Abortion Decriminalised in New South Wales
In late September, the New South Wales government passed a bill to decriminalize abortion. These NSW laws come just months after Queensland and further regulated the conduct of registered health practitioners who administer abortions.
For people in NSW, this means:
- abortion has been removed from current legislation which previously made it a criminal offence to have or administer one;
- women are able to have an abortion up until 22 weeks gestation; and,
- after 22 weeks gestation, women are able to have an abortion if approved by two “specialist medical practitioners”, who include obstetricians or doctors experienced in obstetrics.
This is a bill that has caused huge outrage in NSW for both supporters and opponents of the changes to decriminalizing abortion. People who protested against the bill included anti-abortion activists, religious groups and a number of members of parliament whose main concerns were about sex-selective and late term abortions. Other opponents claimed that the new laws would enable women to have abortions “on demand” up until the birth date.
To combat this resistance, changes to the original bill have been made which impose strict rules regarding late-term abortions and which wholly ban sex-selective abortions.
Late Term Rules
These strict rules which apply to late-term abortions, meaning those performed after 22 weeks gestation, include that:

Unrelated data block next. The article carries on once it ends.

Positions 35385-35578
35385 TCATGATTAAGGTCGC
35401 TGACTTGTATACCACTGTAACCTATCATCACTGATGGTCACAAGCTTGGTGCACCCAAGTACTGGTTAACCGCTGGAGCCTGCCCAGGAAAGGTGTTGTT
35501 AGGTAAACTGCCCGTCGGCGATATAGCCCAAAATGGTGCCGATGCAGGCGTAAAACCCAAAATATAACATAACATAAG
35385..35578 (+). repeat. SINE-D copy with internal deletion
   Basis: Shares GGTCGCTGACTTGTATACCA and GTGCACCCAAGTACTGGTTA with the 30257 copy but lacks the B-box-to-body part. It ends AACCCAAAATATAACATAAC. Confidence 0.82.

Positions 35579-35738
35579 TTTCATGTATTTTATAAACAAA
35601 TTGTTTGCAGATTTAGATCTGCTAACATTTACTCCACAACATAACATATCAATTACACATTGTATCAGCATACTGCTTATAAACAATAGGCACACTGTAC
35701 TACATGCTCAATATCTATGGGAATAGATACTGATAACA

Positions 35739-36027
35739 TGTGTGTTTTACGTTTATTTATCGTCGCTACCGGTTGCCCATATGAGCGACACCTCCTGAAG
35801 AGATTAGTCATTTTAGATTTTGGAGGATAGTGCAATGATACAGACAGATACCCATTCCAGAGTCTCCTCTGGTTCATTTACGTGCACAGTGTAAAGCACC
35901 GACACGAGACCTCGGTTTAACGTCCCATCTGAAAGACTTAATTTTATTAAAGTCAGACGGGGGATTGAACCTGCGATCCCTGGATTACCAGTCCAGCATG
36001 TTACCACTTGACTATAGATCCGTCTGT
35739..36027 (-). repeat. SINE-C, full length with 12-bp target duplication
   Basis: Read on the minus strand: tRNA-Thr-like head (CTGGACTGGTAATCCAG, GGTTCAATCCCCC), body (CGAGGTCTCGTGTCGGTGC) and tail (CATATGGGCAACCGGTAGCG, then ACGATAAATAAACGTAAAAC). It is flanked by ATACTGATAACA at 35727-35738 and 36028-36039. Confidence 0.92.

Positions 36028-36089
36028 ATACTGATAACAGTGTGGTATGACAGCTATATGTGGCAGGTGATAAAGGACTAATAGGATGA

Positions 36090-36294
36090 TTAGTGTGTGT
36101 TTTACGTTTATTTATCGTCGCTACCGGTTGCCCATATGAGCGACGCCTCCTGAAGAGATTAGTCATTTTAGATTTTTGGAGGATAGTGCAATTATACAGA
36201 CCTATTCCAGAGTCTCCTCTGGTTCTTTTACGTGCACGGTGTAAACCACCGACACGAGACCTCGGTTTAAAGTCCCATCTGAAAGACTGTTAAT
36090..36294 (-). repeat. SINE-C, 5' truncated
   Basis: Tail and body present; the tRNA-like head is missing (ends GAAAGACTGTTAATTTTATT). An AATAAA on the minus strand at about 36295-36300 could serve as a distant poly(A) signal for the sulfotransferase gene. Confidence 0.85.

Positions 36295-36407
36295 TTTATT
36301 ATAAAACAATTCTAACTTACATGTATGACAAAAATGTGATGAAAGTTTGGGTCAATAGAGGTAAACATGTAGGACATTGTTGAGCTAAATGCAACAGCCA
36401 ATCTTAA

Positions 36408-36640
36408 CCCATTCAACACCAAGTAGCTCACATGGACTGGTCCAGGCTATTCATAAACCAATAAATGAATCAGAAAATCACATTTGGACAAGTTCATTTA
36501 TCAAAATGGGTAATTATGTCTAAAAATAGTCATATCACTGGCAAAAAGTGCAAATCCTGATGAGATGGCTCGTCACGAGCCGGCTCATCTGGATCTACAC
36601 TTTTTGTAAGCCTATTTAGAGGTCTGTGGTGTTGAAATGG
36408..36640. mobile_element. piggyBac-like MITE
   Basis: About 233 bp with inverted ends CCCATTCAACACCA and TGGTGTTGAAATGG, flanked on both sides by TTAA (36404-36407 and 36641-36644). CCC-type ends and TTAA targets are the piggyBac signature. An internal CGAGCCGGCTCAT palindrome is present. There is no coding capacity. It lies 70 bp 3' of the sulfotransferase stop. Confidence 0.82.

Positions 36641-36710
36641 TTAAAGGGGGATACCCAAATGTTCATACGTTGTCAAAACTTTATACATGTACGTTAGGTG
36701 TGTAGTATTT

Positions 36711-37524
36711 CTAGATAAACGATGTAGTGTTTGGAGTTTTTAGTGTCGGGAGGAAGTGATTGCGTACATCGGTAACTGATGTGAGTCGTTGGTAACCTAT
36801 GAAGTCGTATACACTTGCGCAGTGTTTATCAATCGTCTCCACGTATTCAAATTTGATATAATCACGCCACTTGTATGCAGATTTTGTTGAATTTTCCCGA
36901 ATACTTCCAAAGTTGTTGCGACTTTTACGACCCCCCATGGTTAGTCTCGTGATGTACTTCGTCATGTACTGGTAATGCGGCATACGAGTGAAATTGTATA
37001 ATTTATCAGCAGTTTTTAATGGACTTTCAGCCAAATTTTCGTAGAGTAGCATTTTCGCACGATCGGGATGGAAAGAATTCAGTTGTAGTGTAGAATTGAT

- late-term abortions must be performed at a hospital or an approved health facility;
- obstetricians and doctors may seek advice regarding the abortion from the hospital’s advisory committee or a multi-disciplinary team;
- obstetricians and doctors must provide appropriate care to babies born alive during an abortion (a rule which previously existed); and,
- when assessing whether a person is eligible for a late-term abortion, obstetricians and doctors must consider advice from the hospital’s advisory committee and/or multi-disciplinary team, the mother and baby’s medical circumstances, the mother’s current and future physical, psychological and social circumstances, and must also consult with another obstetrician or doctor who agrees that there are sufficient reasons to perform the abortion based on these considerations.
For obstetricians and doctors who are not comfortable administering either an early or late-term abortion, they are able to refer their patient to the NSW Health Hotline or website so that the patient can locate alternative obstetricians and doctors who are happy to provide care.
These new laws have also made it a criminal offence which carries up to two years imprisonment, for someone to pressure, force or prevent a woman from having an abortion.
The tension surrounding this bill involved weeks of protesting, two members of parliament threatening to leave the Liberal party if changes weren’t made to the bill which would restrict late-term abortions. This ultimately led to changes being made to the bill and after over 70 hours of debate within the lower and upper houses, the bill was passed.
In Queensland, similar laws were implemented last December which decriminalized abortion. These amendments involved changing lots of previous legislation which made having or administering an abortion illegal. New Queensland laws applied all the same changes listed above and additionally, created safe zones of 150 metres around clinics and hospitals who administer abortions. These safe zones make it a criminal offence to harass, deter from entering, or record either visually or audibly, patients and employees inside clinics, hospitals and within the safe zone.
Currently, abortion has been decriminalised for a number of medical purposes in South Australia and legalised in Queensland, Victoria, Western Australia, Tasmania, the Northern Territory, and the Australian Capital Territory.